For this Looking Outwards, I couldn’t help but do research on more than one artist – and I felt like in discussing one of the projects I saw and loved, it was essential to discuss the histories of each artist instead of just focusing on one thing.
Georgia Lupi is an information designer, artist, and author from Italy who utilizes data as her medium through which to tell stories and spread information. She originally started out as an architecture student, but transferred into design. She is also the co-founder of Accurat, a New York City based data-driven design firm. Her body of work reflects her job as a data-designer, and much of her work literally pertains to figuring out intuitive ways to visualize data to viewers that are disconnected from the meaning of such information. One such piece is permanently installed in the MoMA at the moment which acts as an interpretive landscape for a fashion exhibition that occurred earlier this year
Stephanie Posavac is also a designer based out of the UK (but U.S. born) who tends to favor data as a medium for her work (specifically language, literature, and science) and earned her MFA in communication design, while her background lies in book design and text visualization. She focuses majorly on the visual representation of language or numbers and both have had their work exhibited in the Museum of Modern Art. Her body of work also greatly reflects the way that she uses data and design (but focuses more on the design aspect in her work). An example of one of her pieces would be this collaborative project she did with David McCandless, where he provided content and text and she decided how to visually present the idea. Her main focus was getting people to want to look at something they normally would care to look at, and I think that drawing attention to things people don’t notice or avoid is very important to her practice as a designer and data analyst.
Now “Dear Data”, a project that is still going on, and which they collaborated to create is a project in which you can clearly see both of their interests lying in. “Dear Data” is a collaboration not only amongst themselves, but among the people who want to be involved as well – anyone who chooses to contribute becomes a part of this project. In short, the dear data project is a serious of postcards detailing how their week was regarding one topic (i.e. love life, pet life, work, etc.) sent between these two artists, on the front is the data which could be seen as just nice illustrations by anyone who does not understand, and then on the back lies the key, or in other words – how to read the drawing on the front. The idea was to create a collection of data that not only had some coherency but that could support hundreds of different kinds of stories form anyone who decides to participate. For them, it became a way of looking at their lives, and trying to put different aspects into a new context both visually, and in terms of meaning. The discussion topics themselves became performances, and art projects. This project is something that I genuinely admire because of the intricacy and care it holds for the artists, and even for those looking in from the outside. All of the information is personal, and it was started in an attempt to really connect with another person – what it’s led to is even more beautiful in that it not only fulfills everything the artists wanted from it, but goes beyond and inspires new ideas/realizations regarding the visualization of data and in a way brings back some magic for each of these artists in their respective fields.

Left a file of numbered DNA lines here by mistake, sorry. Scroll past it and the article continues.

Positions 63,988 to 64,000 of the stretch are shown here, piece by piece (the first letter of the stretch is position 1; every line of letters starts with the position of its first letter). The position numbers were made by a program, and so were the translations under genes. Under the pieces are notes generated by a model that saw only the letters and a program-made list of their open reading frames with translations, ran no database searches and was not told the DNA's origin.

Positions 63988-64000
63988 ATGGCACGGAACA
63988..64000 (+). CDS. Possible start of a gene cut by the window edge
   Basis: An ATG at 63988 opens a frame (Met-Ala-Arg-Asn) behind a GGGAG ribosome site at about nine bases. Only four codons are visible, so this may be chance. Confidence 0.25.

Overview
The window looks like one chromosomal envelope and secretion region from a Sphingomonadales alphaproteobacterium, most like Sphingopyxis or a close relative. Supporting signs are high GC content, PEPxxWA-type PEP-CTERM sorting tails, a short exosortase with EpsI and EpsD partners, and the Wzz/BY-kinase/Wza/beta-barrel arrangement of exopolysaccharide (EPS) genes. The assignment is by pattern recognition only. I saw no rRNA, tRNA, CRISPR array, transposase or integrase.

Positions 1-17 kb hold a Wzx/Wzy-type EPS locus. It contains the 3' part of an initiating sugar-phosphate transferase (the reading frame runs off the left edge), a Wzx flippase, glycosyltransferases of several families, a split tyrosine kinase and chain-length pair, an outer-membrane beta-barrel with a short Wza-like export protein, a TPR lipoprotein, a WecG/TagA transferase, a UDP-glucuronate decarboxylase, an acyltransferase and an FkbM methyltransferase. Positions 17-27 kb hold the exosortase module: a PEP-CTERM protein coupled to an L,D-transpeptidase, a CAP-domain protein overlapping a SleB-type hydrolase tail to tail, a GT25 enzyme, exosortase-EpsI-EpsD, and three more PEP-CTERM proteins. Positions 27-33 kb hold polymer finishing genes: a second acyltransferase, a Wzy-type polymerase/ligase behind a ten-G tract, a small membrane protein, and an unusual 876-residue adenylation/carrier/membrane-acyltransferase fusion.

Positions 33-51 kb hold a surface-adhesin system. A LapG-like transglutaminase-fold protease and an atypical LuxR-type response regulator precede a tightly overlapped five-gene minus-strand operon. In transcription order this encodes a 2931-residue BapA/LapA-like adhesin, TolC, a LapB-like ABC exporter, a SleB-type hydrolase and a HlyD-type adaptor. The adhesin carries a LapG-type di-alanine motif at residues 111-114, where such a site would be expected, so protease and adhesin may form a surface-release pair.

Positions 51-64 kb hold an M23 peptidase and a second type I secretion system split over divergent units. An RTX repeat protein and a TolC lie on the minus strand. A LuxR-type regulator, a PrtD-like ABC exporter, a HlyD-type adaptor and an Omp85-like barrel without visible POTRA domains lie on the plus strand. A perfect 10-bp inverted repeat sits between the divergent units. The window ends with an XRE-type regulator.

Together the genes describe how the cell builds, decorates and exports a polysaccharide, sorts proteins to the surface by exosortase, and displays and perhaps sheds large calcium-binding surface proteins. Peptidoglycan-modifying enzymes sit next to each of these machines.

They started off the presentation by talking about themselves/who they are how they met, which is a great segway into their collaborative piece considering it is not only their first collaboration but it is how they are getting to know one-another. They were also extremely confident and used some humor in discussing themselves and their work, which is something that’s important when you present if you want to be sure to grab an audience’s attention and respect. They go on to talk about the way they relate to design and their methods of working before actually discussing the project itself, allowing for a lot of build-up and a good foundation in terms of why this project was even of interest to them. They set the audience up to listen and think about data-design and how the work they discuss addresses it in a clever way through giving insight into the way that they work.